As construction responds to soaring global needs and seeks to turn billions in new funding into real solutions, only an expanded and diverse workforce can meet the challenges, say industry leaders. Two key events this month show much progress in AEC sector attention to diversity, equity and inclusion—but still more to do, they note.

More than 5,000 U.S. contractors and affiliate firms have committed to boost workplace culture and diversity awareness and action as part of the third annual Construction Inclusion Week event Oct. 16-20. 

The initiative has evolved from sustaining DEI in individual firms to an industry-wide effort focused on training and key action steps to raise and sustain awareness of bias and related issues that affect performance at jobsites and workplaces of individuals at all organizational levels. 

Financial support has grown as well for the initiative—a 501(c)6 non-profit—which counts more than 130 industry sponsors, allowing for more investment on resources to deploy throughout the year.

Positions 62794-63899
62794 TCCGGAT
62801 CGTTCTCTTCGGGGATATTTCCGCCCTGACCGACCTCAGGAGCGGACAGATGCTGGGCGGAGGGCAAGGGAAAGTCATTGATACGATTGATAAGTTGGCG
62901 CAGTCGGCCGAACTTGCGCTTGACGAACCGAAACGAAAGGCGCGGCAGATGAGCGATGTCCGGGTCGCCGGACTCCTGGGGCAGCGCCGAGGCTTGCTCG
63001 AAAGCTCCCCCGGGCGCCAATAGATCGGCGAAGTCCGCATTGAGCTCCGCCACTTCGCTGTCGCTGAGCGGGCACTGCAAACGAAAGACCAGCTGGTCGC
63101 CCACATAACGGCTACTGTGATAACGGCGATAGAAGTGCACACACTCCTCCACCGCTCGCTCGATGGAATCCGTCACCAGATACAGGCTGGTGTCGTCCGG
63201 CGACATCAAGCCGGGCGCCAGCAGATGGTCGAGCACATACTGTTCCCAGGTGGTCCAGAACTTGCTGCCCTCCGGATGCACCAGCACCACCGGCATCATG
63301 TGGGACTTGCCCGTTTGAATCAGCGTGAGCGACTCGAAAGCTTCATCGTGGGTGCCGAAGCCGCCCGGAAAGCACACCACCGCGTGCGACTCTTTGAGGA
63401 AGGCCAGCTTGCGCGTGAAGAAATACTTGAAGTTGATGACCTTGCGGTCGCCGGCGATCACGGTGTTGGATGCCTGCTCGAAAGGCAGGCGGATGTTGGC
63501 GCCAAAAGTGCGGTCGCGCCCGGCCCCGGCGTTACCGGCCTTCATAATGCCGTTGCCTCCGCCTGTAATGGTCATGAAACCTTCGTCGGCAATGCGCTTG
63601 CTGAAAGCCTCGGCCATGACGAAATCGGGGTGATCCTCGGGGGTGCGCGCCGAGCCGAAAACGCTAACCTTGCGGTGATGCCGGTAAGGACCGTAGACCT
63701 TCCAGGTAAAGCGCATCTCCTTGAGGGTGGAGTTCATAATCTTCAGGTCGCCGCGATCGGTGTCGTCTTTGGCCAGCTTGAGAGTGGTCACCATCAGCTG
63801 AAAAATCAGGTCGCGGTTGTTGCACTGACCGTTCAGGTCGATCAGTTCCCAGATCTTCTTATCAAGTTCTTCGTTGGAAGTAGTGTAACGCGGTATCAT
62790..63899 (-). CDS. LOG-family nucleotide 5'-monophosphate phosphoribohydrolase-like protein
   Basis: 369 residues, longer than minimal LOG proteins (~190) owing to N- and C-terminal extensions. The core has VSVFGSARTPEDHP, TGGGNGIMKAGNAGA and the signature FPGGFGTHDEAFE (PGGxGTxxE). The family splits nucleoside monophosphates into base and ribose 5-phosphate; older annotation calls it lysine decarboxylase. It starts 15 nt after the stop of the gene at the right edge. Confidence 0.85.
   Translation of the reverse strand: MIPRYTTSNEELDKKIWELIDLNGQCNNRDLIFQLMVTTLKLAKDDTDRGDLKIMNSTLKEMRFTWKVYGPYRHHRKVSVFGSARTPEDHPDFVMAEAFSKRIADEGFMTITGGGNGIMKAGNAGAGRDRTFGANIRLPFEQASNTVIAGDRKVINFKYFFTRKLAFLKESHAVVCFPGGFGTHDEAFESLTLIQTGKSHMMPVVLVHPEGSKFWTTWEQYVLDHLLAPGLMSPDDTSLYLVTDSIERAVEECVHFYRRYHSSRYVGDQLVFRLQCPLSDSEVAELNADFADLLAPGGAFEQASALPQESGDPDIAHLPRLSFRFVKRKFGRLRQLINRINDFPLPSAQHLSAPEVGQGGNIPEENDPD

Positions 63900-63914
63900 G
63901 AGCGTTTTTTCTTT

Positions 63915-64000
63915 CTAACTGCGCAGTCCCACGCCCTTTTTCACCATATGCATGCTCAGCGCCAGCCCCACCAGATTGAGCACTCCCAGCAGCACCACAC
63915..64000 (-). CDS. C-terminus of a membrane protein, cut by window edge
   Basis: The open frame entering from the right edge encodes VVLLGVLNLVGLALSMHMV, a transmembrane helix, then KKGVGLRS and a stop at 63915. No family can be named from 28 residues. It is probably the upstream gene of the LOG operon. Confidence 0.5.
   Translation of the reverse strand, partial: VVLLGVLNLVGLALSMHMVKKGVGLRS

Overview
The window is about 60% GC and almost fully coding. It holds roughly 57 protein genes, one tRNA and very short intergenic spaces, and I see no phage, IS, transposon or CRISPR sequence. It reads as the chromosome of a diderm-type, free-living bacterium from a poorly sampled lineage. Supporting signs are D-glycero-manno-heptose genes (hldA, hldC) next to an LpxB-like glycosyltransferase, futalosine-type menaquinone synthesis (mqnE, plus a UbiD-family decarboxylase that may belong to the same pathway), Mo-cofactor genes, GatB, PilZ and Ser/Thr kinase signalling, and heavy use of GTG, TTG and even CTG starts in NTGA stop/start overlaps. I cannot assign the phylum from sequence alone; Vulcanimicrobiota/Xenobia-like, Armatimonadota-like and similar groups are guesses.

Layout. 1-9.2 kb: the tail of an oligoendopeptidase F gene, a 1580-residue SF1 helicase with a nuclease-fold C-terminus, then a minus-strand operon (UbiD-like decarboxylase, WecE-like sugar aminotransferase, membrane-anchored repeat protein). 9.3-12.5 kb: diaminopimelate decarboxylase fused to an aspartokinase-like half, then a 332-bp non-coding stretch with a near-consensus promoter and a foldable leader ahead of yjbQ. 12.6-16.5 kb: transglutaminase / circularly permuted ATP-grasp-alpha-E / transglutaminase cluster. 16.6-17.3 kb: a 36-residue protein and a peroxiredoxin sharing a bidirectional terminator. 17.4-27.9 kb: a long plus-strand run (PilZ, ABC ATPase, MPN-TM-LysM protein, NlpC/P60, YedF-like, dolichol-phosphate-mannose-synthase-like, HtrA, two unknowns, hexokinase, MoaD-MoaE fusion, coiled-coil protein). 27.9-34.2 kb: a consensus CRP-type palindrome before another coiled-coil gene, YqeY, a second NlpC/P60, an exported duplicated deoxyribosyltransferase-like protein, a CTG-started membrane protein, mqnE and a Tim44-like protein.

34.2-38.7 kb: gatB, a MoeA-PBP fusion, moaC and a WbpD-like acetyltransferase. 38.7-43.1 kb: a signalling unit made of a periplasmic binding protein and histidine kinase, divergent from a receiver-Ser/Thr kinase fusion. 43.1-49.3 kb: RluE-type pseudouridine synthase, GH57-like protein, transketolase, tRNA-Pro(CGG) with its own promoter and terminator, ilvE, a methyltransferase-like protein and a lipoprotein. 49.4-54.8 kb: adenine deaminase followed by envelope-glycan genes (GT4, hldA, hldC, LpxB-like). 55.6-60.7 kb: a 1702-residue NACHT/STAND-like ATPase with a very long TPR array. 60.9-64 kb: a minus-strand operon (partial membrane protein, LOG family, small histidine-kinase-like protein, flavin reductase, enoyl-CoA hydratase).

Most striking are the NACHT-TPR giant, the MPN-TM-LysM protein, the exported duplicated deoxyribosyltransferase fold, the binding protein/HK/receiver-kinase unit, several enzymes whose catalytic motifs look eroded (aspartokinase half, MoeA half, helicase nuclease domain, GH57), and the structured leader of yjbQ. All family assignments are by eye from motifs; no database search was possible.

While industry diversity is not a new issue, Mortenson CEO Dan Johnson—who is Inclusion Week co-chair in 2023 and an intiative founder—recalls that its initial event drew nearly 1,000 participants, indicating “there was a thirst in the industry for a program like this.” McCarthy Building Cos. Chairman and CEO Ray Sedey is this year’s co-chair. 

Organizers also recognized that no single firm or industry segment could generate the level of change needed, Johnson adds. “It takes everybody—owners, subs, trade partners, designers. Everybody has to learn it.”

Culture, Commitment and Accountability